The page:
10 Reasons to Visit Orne in Normandy

10 Reasons to Visit Orne in Normandy

Just 50 miles south of the ferry port of Caen/Ouistreham, Orne lies in the lesser-known Basse-Normandie, awash with rich pastureland, fragrant apple orchards, dense forest, small villages and market towns.


Orne is home to the native Percheron draft horse; steely, wide-set and usually grey or black, these gentle giants were used originally to till the land and have been exported as far as America, continuing to be used for carriage driving and horse riding. The magnificent equestrian stud farm at Haras du Pin is a great day out for all the family; built for Louis Quatorze, there are guided tours of the grounds, stables, blacksmith’s and tack rooms, and weekly equestrian displays in the Colbert courtyard of Percheron and other breeds, with accompanying period music.


A wander through these medieval walled towns reveals a mishmash of period architecture, from half-timbered terrace houses to grander Maisons de Maître, with creamy-yellow limestone bricks twinkling from church steeples to the Maison de Ville. At weekly farmers’ markets locals gather to exchange home-grown provisions as well as the latest gossip. On sale is delicious AOC cider and perry, Camembert and goat’s cheese, black pudding and all manner of seasonal fruit and vegetables.


Two cycle routes, Véloscénie and Vélo Francette, cross through Orne, intersecting at the medieval town of Domfront. The routes can be tackled in their entirety or in more leisurely, bite-sized chunks. There is a good choice of cycle-friendly accommodation with an the ‘Accueil Vélo’ label, which provide amenities such as luggage transfers, packed lunches and bike repairs.

Belvédère Roche d'Oëtre

IMAGE © David Commenchal


This bohemian enclave to the south west of Orne is where Parisians weekend in the heart of the 450,000-acre Perche Regional Park. Visitors will find a burgeoning slow-food culture combined with stylish B&Bs, traditional crafts and antiques outlets and concept stores which offer a place to eat, drink, sleep and sample local art and culture. At its epicentre, the Manoir de Courboyer provides a full programme of events and craft classes throughout the spring and summer.


Camembert cheese is another indigène of Orne, having been created in 1791 by Marie Harel, a local farmer who sheltered a priest from Brie in exchange for the recipe. The village where it was first created is now called Camembert and today’s visitors can still see it being made by hand. There is a local museum charting the rise of AOC Camembert to its prestigious status of being one of world’s best-loved cheeses.


This riverside hamlet in the southern corner is designated one of the Plus Beaux Villages de France and has long been a place of pilgrimage for artists. There are several cafés and art galleries and a picturesque church, as well as award-winning gardens.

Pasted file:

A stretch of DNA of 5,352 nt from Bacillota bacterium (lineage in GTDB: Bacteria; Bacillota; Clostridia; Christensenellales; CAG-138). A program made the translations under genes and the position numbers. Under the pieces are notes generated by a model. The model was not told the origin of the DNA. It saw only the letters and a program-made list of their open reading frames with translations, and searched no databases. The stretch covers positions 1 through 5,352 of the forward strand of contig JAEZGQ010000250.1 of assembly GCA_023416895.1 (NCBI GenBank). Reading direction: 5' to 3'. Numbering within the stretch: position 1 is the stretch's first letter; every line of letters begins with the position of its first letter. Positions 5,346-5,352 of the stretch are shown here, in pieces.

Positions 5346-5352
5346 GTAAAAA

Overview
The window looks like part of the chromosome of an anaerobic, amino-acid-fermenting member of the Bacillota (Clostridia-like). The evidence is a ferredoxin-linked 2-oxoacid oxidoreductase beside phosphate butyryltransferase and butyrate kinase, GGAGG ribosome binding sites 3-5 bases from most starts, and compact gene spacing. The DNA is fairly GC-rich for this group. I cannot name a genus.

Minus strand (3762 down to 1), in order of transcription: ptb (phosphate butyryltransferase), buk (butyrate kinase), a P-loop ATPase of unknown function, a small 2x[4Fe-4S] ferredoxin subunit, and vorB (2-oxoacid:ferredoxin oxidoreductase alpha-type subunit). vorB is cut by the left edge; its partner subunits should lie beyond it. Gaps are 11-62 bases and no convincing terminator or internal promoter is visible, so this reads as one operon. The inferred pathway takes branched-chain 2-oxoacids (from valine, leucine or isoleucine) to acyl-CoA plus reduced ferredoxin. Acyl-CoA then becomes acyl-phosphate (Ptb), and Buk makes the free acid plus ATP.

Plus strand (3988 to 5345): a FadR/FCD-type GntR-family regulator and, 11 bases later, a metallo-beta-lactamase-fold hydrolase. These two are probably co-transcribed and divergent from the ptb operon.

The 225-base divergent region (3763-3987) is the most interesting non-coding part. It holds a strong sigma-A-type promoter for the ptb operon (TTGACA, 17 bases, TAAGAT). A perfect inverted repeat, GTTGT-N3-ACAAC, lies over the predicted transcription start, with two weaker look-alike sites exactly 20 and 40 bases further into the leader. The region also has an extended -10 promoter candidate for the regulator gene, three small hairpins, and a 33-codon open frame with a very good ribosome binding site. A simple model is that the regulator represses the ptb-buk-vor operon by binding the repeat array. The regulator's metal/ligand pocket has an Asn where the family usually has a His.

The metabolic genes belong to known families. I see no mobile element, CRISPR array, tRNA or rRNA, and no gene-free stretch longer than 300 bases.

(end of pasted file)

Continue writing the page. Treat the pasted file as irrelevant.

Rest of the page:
Visitors to Orne won’t be hungry and they certainly won’t be thirsty either. The local tipple is AOC cider and perry (poiré), made from the abundance of apple and pear orchards that have graced the land for centuries. Visitors can enjoy cider tasting at many farms throughout the region; in early spring there are carpets of blossoming trees while in the autumn it’s possible to join the apple harvest and cider-pressing, which is celebrated traditionally with local village fairs.


This craggy bluff to the north west of Orne overlooks the wooded valley below and is an ideal base for thrill-seekers, with everything from tree-top adventure courses through to rock-climbing and kayaking. There is an interactive visitor centre and good restaurant, as well as picnic spots and campsites that make the area ideal for either a day trip or a longer stay.

Manoir Courboyer siège du Parc du Perche



No visit to Orne is complete without a taste of the local delicacy, black pudding (boudin noir), which is widely sold by butchers and offered in restaurants. The market town of Mortagne is one of the best places to sample it and each March the town holds a dedicated festival to crown the best black pudding-maker from around the globe.


Bagnoles is a spa town whose waters are said to cure rheumatism. It boasts a fabulous lake and array of small shops, cafés and delicatessens. Visitors today can enjoy the walking trails through the surrounding Andaines Forest, forage for mushrooms and stop off at Le Manoir du Lys, one of three Michelin-starred restaurants in Orne.

For more information, visit ornetourisme.com

From France Today magazine

Share to:  Facebook  Twitter   LinkedIn   Email

More in Cider, cycling, French cheese, French markets, Horses, lakes

Previous Article What to See and Do in the Dordogne Valley
Next Article Confessions of a World Jam Champion

Related Articles

Leave a reply

Your email address will not be published. Required fields are marked *